September 29th, 2010

Angry Candiru

Thursday, 30 September 2010

Today's strip pretty much explains who and what John is as a parent; that's because he not only reveals himself to be a firm believer in what someone called a favor bank system of morality, he's filled with rage when his 'moral' code is questioned.

(Strip Number 4073, Original Publication Date, 1 October 1981)

Panel 1: John angrily exclaims to a baffled Mike that he is not to young to do some (age-inappropriate) work around the house.

Panel 2: In fact, he says, he OWES it to them.

Panel 3: That's because he and Elly pay for his clothes, his food, his education....

Panel 4: Mike's asking him if he asked to be born in the first place makes John's skin turn magenta with rage like he's so much Sinestro.

Summary: I'm dying to see the notes on this abomination. That's because I want to know how Lynn justifies John's self-serving and evil belief that he's somehow owed not only labor from his children but praise for performing the legal obligations of feeding, housing and clothing them; as Chris Rock said, "You're supposed to, you dumb mother[boxcar]!!!" I also want to see her justify his and Elly's seeing defiance where none exists; this is not the first time he or Elly interpret a disagreement as both a harbinger of chaos and an excuse for massive retaliation and it won't be the last. Lastly, I want to see how she justifies their total lack of empathy for their children.
Snarky Candiru2

John and Elly Patterson, you fail Economics (and Ethics) forever...

The problem that I have with John and Elly's favor-bank system of morals is that not only is it immoral, it flies in the face of standard accounting practices. Let's start with the core belief that makes a misery of their children's lives; simply put, John and Elly believe that every cent that they spend on their children is an voluntary expense that has to be made good instead of an involuntary obligation incurred owing to their actions. The children cannot survive without food and shelter so the people who brought them into the world are obliged to provide it; to suggest otherwise is to declare moral bankruptcy. One is supposed to look after one's children so to rant that it's some sort of bonus is to be less than human. The interesting thing is that their parents have no such expectation; nothing I've seen in the strip's history indicates that the Richardses or senior Pattersons labored under that inhumane misapprehension or that John and Elly would tolerate for long the notion that they were expected to make good the sacrifices their parents gladly made on their behalf. The only conclusion that can be drawn is that John and Elly never really grew up; we see it when John balks at spending his money on things that he doesn't use (kitchen renovations, new appliances, presents the children won't let him play with and so on and so forth) while lavishing himself with toys as reward for dealing with his wife and kids and we see it when our nose is rubbed in the fact that even during the Settlepocalypse, Elly was still the know-nothing know-it-all she was in High School. What's more, we see it when howtheduck's least favorite pattern of behavior comes into play; that annoyance, of course, being their astonishing lack of gratitude. Not only do they not thank people, they complain that it's not enough.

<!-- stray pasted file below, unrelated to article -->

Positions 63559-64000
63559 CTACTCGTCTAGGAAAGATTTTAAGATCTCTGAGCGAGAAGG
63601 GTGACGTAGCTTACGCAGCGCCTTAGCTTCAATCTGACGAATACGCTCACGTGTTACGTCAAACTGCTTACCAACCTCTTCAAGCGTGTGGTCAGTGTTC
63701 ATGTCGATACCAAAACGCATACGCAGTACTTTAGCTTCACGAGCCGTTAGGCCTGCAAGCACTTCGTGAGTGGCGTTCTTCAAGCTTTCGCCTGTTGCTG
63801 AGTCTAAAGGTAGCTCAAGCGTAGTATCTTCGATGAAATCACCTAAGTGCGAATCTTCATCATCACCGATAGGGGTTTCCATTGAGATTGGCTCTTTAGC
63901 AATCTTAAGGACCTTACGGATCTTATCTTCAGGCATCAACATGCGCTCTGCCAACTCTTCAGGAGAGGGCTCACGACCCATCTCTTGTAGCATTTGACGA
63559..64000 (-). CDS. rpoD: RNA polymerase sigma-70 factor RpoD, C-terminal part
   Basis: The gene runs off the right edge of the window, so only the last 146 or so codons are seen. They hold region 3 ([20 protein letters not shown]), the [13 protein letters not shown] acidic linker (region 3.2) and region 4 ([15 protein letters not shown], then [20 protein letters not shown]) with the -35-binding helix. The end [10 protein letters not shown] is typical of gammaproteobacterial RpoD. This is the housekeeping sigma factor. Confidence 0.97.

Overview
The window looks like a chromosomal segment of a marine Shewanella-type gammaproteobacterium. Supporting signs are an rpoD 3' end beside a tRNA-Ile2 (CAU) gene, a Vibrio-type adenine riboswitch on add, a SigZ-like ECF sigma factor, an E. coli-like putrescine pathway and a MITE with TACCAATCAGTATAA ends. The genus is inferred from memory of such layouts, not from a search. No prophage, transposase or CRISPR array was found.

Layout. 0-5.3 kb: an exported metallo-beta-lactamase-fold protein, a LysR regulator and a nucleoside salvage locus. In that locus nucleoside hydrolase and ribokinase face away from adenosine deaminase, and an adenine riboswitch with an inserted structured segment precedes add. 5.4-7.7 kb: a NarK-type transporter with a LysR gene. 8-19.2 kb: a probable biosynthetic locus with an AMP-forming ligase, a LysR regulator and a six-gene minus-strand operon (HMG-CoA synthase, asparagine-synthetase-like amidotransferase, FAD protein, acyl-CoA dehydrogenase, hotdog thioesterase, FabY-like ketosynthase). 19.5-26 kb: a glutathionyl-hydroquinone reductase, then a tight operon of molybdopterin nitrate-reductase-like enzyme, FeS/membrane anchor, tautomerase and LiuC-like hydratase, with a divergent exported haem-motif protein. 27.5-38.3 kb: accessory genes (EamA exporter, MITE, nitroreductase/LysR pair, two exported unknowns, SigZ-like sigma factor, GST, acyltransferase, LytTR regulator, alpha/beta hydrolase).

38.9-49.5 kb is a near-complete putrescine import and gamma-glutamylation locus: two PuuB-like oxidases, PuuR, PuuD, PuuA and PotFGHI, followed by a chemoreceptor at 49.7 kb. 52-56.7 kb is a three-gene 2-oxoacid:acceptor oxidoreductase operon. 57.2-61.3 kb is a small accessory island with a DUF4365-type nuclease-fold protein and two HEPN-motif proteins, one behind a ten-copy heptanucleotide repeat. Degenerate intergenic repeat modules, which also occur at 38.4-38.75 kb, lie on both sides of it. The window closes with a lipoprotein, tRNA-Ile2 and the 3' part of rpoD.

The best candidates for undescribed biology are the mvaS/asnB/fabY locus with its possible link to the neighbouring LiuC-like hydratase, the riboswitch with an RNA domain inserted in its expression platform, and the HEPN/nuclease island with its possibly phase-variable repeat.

The worst of it, though, is that they get so defensive when their dickish way of life is questioned; you've never endured question-begging, hysteria and irrational cross-accusations until you ask a Patterson "What the Hell, Hero?" This is owing to another stupid hang-up of theirs: their inability to gauge what the children are capable of. There's nothing that reminds us that John has no idea what Mike is all about like his breezy assumption that his son has the inclination or ability to wash the car or rake the lawn; he probably also expects Lizzie to be able to balance a checkbook.